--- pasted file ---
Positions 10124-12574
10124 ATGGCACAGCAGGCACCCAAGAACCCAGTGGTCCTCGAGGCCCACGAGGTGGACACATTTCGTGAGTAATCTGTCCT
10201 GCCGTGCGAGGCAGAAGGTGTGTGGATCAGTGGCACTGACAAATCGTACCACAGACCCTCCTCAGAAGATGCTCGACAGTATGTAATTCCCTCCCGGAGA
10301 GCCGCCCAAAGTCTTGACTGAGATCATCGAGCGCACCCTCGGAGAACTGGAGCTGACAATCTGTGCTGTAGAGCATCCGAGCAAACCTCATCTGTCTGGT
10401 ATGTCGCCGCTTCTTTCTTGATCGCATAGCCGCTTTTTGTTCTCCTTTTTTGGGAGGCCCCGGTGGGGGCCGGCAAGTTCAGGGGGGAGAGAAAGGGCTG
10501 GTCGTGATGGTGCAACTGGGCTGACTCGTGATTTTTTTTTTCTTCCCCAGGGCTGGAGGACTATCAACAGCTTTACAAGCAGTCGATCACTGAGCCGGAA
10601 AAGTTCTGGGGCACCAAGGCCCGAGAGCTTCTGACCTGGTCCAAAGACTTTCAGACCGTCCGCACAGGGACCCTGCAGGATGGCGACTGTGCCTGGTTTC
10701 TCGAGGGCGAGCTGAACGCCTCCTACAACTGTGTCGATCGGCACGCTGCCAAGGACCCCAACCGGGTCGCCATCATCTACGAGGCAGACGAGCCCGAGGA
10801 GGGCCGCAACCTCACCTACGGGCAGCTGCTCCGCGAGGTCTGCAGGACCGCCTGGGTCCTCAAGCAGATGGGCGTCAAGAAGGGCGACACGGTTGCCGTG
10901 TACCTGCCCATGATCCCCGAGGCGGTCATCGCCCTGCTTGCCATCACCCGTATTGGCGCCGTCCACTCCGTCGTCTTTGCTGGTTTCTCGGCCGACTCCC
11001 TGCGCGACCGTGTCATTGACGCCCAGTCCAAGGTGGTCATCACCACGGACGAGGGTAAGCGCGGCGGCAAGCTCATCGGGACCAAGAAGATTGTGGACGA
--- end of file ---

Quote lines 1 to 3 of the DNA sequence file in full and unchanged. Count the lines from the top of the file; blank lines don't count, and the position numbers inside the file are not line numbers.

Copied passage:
Positions 10124-12574
10124 ATGGCACAGCAGGCACCCAAGAACCCAGTGGTCCTCGAGGCCCACGAGGTGGACACATTTCGTGAGTAATCTGTCCT
10201 GCCGTGCGAGGCAGAAGGTGTGTGGATCAGTGGCACTGACAAATCGTACCACAGACCCTCCTCAGAAGATGCTCGACAGTATGTAATTCCCTCCCGGAGA